“Specifically, we’re going to monitor people who don’t turn up for interview or who decline offers of employment. We’re also going to monitor internal and external training attendances – something that all public sector organisations should be doing more thoroughly,” says Nightingale.

Monitoring initiatives also include improving the quality of how shortlists and appointments are recorded. “It is hard to get any sort of recruitment analysis from other NHS trusts, such as a breakdown of ethnic minorities. This is true of the private sector as well. We’re looking at developing a matrix for managers to help with the interview process,” Nightingale explains.

Indeed, an interview matrix form could be developed to help managers document how applicants meet selection criteria. If this initiative goes ahead, it will be backed by a scoring system based on this recorded evidence to assist managers in making recruitment decisions.

Managing harassment

The Improving Working Lives standard is an NHS model of good HR practice, where employers have to provide evidence that they are making efforts to improve the working lives of staff.

As part of a series of initiatives to meet this standard, the trust is focusing on ways to better manage harassment. Key to this will be the introduction of internal harassment advisers. These will be volunteers from within the trust who are willing to be trained as advisers to act as mediators in harassment cases.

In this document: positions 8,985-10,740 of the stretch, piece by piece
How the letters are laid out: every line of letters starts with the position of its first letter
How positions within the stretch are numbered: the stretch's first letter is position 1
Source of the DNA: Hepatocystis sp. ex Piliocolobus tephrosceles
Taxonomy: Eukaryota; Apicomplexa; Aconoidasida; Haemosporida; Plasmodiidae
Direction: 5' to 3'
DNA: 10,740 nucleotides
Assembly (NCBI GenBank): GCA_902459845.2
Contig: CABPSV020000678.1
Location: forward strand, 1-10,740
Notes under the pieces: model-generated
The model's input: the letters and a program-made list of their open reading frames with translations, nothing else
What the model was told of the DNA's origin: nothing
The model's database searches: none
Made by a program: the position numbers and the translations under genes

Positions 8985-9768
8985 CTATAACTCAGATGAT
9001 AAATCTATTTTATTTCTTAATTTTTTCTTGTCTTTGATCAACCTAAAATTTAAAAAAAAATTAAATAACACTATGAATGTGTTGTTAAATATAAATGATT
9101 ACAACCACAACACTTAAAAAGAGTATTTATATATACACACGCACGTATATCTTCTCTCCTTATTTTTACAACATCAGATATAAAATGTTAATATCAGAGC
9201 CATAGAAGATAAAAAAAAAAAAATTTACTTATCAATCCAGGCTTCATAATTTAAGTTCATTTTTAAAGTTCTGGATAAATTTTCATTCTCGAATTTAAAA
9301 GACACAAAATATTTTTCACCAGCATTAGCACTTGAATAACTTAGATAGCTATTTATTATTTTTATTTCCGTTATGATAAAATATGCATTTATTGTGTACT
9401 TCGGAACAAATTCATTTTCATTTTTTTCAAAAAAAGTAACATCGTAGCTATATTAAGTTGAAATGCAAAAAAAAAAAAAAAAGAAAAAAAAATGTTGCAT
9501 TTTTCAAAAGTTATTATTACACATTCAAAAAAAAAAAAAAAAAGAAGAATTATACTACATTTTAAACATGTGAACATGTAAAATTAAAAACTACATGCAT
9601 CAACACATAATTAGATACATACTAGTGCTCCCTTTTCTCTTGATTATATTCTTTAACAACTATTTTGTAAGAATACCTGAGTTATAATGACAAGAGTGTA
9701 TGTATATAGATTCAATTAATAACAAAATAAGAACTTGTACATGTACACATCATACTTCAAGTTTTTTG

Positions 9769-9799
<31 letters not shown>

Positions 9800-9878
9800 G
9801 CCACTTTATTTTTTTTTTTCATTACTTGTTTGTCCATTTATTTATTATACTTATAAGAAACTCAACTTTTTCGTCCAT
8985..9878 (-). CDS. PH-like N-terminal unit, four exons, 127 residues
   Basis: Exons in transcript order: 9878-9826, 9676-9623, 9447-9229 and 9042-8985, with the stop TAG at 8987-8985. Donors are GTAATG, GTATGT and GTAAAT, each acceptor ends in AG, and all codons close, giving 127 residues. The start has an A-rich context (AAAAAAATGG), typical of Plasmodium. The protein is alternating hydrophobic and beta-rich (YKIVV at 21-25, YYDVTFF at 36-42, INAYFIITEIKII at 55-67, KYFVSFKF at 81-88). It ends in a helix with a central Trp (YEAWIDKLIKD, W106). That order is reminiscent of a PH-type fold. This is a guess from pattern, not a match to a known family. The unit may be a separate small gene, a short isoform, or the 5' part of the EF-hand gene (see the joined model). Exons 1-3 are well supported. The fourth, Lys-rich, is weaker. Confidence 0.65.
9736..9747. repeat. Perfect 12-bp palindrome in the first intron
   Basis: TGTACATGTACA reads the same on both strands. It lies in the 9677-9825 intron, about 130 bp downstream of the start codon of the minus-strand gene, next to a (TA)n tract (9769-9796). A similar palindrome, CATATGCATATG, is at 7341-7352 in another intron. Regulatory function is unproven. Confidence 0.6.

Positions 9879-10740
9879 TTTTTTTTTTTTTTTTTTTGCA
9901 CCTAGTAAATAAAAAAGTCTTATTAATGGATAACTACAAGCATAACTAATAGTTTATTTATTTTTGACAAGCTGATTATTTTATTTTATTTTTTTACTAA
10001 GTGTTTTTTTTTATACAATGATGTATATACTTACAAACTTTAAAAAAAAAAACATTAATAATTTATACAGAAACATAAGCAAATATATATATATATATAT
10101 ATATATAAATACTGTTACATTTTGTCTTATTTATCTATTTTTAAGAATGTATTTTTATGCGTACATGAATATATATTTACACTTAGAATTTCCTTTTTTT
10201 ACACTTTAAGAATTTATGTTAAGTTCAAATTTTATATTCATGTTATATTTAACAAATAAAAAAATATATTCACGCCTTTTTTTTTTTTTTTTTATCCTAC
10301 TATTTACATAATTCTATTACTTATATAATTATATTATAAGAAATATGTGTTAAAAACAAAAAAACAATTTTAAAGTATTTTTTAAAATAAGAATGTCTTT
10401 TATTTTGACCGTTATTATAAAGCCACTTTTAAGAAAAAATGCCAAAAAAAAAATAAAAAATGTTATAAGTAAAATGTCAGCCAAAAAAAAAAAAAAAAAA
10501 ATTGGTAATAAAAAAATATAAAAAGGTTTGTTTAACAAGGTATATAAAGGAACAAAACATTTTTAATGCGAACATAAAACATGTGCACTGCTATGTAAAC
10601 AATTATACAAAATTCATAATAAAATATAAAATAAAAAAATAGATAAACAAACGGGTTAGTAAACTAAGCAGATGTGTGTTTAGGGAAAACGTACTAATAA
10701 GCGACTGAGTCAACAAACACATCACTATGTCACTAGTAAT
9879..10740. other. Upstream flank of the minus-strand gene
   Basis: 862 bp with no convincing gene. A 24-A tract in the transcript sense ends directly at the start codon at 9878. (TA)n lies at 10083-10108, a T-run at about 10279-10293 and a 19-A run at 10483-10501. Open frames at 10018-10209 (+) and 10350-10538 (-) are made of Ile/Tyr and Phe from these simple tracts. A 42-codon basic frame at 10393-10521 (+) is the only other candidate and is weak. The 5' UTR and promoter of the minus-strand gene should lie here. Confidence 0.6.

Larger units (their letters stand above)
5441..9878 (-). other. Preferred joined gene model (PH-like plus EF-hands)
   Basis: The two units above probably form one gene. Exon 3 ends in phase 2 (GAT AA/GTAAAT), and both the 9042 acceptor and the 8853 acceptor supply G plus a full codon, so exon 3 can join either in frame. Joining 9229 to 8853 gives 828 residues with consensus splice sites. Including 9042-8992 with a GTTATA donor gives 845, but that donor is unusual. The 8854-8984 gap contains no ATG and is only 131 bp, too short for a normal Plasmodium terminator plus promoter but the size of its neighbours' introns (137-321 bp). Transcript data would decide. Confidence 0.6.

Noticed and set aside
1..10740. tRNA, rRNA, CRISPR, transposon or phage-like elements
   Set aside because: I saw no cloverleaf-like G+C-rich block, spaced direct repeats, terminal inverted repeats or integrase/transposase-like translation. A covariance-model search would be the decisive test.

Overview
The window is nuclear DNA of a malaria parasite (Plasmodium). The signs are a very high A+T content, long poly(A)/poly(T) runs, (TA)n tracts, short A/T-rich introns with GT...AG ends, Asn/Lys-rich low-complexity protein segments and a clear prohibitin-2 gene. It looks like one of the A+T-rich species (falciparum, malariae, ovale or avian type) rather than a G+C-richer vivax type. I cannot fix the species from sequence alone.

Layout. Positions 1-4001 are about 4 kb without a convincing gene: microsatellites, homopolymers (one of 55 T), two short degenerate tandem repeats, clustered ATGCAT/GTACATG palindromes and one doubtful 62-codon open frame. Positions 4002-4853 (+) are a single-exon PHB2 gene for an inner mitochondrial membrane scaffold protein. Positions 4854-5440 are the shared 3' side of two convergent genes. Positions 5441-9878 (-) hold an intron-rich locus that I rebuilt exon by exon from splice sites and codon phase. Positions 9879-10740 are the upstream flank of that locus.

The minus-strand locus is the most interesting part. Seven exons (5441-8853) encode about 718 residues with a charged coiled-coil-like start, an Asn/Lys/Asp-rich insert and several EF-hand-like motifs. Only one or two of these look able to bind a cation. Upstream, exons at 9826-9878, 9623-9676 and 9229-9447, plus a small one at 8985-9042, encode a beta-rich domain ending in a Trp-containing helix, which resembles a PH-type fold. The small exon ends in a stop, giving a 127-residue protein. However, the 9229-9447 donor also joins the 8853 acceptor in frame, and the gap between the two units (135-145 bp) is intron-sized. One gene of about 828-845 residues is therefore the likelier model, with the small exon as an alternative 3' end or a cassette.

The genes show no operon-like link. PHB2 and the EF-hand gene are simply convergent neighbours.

“We have a well-established harassment policy and procedure for staff who feel they are being harassed and for managers who have to deal with it. But now we’re trying to provide additional support to staff in the workplace to help ensure the harassment or bullying stops,” says Nightingale. “We’re training staff to work closely with individuals to act as advisers. We’ve asked for volunteers and everyone is welcome to apply.

The criteria include the ability to communicate effectively, to remain impartial, and a commitment to undertake training.”

Nightingale says that using trust staff – rather than external mediators – should have many benefits. “Internal people will understand the structure and culture of the organisation, have empathy with colleagues and will know how to direct people to the appropriate trade union representative or manager,” she says.

Another key area of Improving Working Lives will be rehabilitation. Early retirement due to ill-health is not as common as it used to be in the NHS.